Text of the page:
A Serbian tycoon pleaded not guilty on Thursday to charges of embezzlement and tax evasion at the start of a trial that the government sees as an important step in efforts to curb corruption.
Miroslav Miskovic, once considered as one of the most influential people in Serbia with close political ties, faces up to 10 years in prison if convicted by Serbia’s anti-corruption court. Also on trial is Miskovic’s son, Marko, and nine others.
The indictment alleges that the group siphoned off millions of dollars from a privatized road construction company in 2005-2010. They are also accused of evading taxes.
Miskovic, one of the richest people in impoverished Serbia, is the owner of Delta Holding, one of the biggest companies in the region. The company has retail, real estate, insurance and agriculture businesses in Serbia and the rest of the Balkans.
When Miskovic was arrested in December, government officials said it demonstrated that no one was untouchable in the anti-corruption sweep. Serbia must fight graft to move closer to EU membership.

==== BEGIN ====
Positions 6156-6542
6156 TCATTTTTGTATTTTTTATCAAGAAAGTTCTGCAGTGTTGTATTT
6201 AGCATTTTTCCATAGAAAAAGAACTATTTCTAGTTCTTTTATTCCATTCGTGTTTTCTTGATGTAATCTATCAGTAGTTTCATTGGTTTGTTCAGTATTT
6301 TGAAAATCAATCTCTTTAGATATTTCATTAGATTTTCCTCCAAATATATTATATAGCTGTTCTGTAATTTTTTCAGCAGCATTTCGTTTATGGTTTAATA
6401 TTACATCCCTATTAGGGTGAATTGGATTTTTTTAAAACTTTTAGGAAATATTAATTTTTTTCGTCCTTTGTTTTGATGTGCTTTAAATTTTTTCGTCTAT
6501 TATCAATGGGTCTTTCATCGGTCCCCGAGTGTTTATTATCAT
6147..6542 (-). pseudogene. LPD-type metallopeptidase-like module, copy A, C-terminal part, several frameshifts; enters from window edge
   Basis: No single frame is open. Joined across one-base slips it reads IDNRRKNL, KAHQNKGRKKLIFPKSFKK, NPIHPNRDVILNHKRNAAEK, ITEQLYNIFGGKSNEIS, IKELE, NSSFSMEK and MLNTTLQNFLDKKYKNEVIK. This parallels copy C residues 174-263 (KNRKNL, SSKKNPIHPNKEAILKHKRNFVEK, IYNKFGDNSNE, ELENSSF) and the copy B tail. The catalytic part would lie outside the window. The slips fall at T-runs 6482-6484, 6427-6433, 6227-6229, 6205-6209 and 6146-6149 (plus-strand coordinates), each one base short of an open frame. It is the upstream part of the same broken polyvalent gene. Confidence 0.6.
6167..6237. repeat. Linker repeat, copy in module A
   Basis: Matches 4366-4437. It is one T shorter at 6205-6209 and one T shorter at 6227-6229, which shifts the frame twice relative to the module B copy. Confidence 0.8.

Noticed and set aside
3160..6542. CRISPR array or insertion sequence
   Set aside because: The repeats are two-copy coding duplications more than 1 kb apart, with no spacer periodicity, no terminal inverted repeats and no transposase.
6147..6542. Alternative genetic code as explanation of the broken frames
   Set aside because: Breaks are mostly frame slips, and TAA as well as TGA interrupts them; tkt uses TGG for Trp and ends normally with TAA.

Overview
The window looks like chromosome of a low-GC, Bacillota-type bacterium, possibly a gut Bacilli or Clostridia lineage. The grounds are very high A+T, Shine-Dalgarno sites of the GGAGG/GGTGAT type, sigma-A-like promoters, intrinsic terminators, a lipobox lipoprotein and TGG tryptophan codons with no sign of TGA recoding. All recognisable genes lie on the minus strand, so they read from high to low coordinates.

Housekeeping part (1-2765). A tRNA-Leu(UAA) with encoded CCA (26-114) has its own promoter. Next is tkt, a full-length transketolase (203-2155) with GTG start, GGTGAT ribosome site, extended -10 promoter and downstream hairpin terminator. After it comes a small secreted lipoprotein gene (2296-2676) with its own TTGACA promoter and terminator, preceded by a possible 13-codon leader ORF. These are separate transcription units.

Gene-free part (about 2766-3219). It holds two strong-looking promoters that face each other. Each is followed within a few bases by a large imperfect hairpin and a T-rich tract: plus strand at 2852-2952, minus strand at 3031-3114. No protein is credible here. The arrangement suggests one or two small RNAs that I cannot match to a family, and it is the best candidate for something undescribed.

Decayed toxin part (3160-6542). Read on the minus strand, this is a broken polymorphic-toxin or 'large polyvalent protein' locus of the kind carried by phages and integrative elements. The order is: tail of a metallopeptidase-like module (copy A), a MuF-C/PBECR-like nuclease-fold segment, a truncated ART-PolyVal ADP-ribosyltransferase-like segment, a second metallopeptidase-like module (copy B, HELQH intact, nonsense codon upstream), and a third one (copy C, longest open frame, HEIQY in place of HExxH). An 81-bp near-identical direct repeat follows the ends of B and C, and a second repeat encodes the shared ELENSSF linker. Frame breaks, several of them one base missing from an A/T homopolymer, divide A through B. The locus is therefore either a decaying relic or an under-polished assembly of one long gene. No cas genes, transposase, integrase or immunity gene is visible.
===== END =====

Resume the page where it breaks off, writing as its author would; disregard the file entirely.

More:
Miskovic was released from detention months later after posting a record 12 million euros ($16 million) bail. His legal team has invited foreign experts to observe the trial.
Zdenko Tomanovic, a lawyer for Miskovic, claimed the charges were baseless.
“What these men are accused of is not a crime anywhere in the world,” he said.
Miskovic, 68, created his business empire under the late strongman Slobodan Milosevic in the 1990s, and expanded it after the leader’s ouster in 2000. Miskovic’s wealth in 2007 was estimated at some $2 billion but is believed to have grown since then.
Miskovic briefly served as Serbia’s deputy prime minister under Milosevic in 1990 when the Balkans started sliding into a civil war.